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Studio: international art — 25.1902

Seite: 232
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1 cm
The Lay Figure


"Mind what you say," cried the Critic to the
Designer. " It is a risky thing for you as an artist
to speak contemptuously of wealth. If it is
inevitable that wealth should interfere with the
better aspirations of the mind, how are you to
explain the fact that the best friend the artist had
in the time of the Renaissance was the commercial
prosperity of the town in which he lived and
laboured? One may say, without the least extra-
vagance, that wealth is to art what good soil is
to plants and corn and trees, and if it helps to
grow weeds as well as flowers, why in the world
should you look as self-pitiful as an influenza
patient ? "

" Stuff and nonsense.! " said the Designer, rather
peevishly. "You don't see my point. I spoke of
the misuse of wealth in its relation to the progress
of the arts generally."

" Which kind of misuse ? " returned the other.
" Do you refer to the purchasing of modern
pictures, which so frequently change colour or
crack, because the men who paint them are often
ignorant of the chemical action of one pigment
upon another ? "

" It requires some courage in speculation to be
a collector of modern pictures, I admit," said the
Designer, " but the kind of misuse of wealth which
I have in mind is the spending of immense sums
on specimens of old work—prints, furniture, por-
celain, and so forth. Recently, for instance, the
newspapers have been asking us to gape with
pleased astonishment at the one thousand guineas
paid for two Chippendale chairs, and at the three
hundred guineas squandered on two pieces of old
Chelsea porcelain. The chairs may have been
very good, the Chelsea porcelain may have been
excellent of its kind, but the prices given for them
are monstrous gambling prices, and I hold that
they are extremely bad for the prospects of art at
the present time. A love for art, as such, does not
enter at all into such rash speculations, and as long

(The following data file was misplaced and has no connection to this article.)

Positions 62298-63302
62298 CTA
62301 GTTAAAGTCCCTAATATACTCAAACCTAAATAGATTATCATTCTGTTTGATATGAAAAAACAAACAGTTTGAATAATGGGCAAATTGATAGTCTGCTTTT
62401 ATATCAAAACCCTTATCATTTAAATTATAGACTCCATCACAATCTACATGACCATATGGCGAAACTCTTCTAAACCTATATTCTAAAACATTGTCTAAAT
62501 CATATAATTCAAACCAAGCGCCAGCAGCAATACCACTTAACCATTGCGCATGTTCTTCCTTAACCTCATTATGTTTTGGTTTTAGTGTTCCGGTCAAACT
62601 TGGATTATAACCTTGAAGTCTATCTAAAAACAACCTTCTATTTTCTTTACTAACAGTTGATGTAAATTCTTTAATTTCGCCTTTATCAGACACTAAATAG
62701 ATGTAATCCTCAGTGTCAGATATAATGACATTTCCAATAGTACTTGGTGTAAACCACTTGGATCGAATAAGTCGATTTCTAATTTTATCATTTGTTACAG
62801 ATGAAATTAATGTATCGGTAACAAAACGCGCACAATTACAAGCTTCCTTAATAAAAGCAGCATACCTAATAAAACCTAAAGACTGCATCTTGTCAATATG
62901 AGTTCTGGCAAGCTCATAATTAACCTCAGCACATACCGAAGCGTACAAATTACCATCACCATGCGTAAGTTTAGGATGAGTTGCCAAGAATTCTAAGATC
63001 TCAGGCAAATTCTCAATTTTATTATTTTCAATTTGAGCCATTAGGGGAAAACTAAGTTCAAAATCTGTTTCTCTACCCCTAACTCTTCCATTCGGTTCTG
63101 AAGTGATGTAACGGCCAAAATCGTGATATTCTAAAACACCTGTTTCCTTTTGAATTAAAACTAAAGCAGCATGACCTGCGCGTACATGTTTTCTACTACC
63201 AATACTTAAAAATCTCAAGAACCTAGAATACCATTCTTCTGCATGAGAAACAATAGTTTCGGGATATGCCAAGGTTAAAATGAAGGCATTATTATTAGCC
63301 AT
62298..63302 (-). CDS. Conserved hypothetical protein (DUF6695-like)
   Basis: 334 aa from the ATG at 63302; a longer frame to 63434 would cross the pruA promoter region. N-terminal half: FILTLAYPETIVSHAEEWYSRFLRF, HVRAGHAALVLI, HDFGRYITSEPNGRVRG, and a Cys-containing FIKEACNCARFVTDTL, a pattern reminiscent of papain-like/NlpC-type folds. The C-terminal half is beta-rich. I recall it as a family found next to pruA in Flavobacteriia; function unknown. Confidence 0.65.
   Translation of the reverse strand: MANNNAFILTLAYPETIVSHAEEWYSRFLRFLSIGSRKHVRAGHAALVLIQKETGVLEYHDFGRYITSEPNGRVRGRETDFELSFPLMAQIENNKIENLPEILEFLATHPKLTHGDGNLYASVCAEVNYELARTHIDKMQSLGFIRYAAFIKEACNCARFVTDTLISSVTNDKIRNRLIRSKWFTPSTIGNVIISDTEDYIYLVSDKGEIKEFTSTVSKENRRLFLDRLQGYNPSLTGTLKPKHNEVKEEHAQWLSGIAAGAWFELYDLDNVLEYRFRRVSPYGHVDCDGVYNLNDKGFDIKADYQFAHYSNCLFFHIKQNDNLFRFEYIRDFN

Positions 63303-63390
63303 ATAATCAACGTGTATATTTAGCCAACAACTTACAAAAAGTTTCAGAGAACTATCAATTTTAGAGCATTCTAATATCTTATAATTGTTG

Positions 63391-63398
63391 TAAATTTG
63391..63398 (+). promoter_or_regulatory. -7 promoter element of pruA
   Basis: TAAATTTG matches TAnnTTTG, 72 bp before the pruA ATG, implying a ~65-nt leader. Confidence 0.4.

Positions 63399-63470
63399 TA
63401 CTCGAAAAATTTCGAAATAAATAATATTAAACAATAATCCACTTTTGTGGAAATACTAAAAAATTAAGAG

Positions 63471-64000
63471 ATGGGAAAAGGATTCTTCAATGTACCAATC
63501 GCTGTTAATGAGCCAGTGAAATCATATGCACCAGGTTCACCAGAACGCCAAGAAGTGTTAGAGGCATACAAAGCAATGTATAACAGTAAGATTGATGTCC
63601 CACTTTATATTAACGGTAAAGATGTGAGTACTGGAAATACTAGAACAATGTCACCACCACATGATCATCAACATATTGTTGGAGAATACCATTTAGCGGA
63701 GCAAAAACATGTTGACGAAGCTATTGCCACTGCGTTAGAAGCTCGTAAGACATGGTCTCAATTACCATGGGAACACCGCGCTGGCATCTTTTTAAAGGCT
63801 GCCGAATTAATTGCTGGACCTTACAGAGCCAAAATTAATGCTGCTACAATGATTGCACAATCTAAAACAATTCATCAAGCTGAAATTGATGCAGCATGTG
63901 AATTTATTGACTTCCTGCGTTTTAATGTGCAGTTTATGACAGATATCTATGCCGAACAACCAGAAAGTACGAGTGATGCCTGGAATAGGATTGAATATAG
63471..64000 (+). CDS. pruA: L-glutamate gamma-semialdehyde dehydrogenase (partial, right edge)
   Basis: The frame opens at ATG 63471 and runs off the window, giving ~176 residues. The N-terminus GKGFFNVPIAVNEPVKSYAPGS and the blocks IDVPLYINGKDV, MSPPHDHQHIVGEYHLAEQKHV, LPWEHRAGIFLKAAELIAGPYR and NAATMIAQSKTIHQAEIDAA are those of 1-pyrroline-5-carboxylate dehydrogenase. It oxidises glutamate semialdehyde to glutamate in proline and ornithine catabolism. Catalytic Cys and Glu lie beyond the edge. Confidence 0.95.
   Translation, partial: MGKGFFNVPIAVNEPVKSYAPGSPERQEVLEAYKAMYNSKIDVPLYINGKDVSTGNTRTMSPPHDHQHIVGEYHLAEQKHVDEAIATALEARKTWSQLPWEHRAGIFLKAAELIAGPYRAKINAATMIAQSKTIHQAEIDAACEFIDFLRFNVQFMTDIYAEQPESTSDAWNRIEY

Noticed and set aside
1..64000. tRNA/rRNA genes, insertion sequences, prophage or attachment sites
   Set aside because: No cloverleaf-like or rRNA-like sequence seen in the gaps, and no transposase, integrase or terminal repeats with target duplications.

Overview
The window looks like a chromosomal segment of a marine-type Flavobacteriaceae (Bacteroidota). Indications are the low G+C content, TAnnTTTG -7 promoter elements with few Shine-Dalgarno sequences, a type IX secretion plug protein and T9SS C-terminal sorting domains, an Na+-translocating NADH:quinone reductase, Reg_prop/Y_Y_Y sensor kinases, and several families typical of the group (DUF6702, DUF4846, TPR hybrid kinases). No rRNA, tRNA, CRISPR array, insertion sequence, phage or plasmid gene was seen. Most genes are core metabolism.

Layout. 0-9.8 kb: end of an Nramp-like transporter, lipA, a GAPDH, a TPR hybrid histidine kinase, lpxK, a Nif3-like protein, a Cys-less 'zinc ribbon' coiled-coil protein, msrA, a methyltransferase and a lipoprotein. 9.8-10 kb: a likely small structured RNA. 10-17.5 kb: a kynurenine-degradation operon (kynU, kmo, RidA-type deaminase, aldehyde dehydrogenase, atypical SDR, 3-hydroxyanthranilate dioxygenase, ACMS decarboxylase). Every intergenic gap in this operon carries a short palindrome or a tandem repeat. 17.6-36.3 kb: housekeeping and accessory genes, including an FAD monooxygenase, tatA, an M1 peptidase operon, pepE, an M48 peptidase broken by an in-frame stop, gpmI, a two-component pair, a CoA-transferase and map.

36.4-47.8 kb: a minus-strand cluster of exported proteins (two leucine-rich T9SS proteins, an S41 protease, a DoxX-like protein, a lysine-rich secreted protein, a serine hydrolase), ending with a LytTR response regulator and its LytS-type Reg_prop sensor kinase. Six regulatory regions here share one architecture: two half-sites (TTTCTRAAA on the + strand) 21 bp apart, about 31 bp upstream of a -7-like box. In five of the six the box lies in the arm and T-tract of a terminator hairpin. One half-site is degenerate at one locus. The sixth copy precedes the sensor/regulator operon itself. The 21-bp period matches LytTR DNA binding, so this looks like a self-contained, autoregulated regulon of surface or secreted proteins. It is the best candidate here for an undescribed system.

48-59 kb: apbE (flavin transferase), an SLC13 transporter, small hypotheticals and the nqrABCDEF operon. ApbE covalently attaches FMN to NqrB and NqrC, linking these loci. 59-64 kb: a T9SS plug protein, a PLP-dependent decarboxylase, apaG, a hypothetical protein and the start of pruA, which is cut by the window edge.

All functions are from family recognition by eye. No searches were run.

as a wild competition for the possession of rare
things is advertised as a useful and desirable love
for art, the best work of our own time will not be
encouraged as it ought to be." •

"Suppose we grant that," said the Man with a
Clay Pipe. " Suppose we go a step further and
say that a very detestable, purse-proud vulgarity
very often flaunts itself among those who buy old

works of art, not because the works are beautiful,
but because they seem like sound investments for
capital. What then ? Talking will not prevent
such speculations, any more than it will stop
betting at races. You must make up your mind to
face the fact that the progress of art not only is
hindered, but ever will be hindered, by the appeal
made to the gambling temper by the survival of
your predecessors' efforts in the same fields. You
must needs grow your corn in thistle-filled pasture
lands, and not in clean fields."

"That's true," said the Critic, thoughtfully. "I
have written much on the debts of gratitude that
artists owe to the past, and in doing so have lost
sight of the other side of the question. Setting
aside the speculation in good old work, just think
for a moment of the bad that survives. If a man
buys a bad book, he throws it aside and forgets it;
it helps to fill a shelf, and it represents only a few
shillings rashly spent. But let him buy a few bad
pictures, a few bad engravings, a set of worthless
china ornaments, a suite of ill-designed furniture,
and these things will probably remain with him all
his life, confirming him in his bad taste, and pre-
venting him from buying better things. When he
dies he leaves them as legacies to his family, and
from that time until they become useless, either
through ill-usage or the wear and tear of years,
they are valued as heirlooms. It is thus that bad
work survives and interferes with the progress of
art in each succeeding generation."

"You may be right," said the Designer, "yet I
am inclined to believe that those who turn bad
work into heirlooms would not buy good work
even if the bad were destroyed by fire. What
troubles me is the exorbitant gambling in such old
things as have some artistic value, for when the
attention of would-be art-patrons is given to wild
speculation, the present-day arts haven't a fair

" Ridicule may do something here," said the
Reviewer. " When you come to think of it, the
art fashions at auctions are always ludicrously over-
done ; they are the ping-pong eccentricities of taste
—bad taste, usually. The other day a wealthy
collector invited me to his house, and, having told
me of the huge price he had given for every treasure,
he displayed the receipted bills pasted behind the
frames or upon the bottoms of the china ornaments.
Losing patience at last, I said : ' Sir, I've an idea
for a new collection. Why should you not frame
your Stock Exchange bonds, and then send out
invitations to the art-critics ?' "

The Lay Figure.
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